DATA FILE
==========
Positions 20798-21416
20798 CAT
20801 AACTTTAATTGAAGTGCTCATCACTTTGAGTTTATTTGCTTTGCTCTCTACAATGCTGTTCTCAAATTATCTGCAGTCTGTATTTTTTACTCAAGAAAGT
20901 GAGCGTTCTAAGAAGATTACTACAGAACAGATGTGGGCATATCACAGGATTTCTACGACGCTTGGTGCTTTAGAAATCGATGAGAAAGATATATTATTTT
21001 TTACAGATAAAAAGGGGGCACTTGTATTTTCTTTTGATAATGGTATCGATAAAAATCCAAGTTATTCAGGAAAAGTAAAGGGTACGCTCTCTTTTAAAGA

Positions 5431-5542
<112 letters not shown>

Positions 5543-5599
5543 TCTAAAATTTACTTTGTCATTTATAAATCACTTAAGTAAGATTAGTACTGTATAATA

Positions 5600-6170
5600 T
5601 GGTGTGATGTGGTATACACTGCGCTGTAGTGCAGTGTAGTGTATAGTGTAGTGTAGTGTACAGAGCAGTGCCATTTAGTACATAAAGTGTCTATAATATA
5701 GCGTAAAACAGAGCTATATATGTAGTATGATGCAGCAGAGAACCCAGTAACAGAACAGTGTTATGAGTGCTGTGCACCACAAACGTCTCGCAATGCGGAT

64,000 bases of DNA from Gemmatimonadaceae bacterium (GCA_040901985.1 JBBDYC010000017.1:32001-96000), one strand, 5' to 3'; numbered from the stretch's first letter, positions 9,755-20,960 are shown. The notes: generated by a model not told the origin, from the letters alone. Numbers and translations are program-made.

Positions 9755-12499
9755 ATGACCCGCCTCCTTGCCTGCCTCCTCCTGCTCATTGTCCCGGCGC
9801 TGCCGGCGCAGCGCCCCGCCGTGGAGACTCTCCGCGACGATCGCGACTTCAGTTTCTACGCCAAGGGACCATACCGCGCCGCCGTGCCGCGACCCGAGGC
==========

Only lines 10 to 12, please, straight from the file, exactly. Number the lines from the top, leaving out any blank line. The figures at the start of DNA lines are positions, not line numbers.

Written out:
Positions 5600-6170
5600 T
5601 GGTGTGATGTGGTATACACTGCGCTGTAGTGCAGTGTAGTGTATAGTGTAGTGTAGTGTACAGAGCAGTGCCATTTAGTACATAAAGTGTCTATAATATA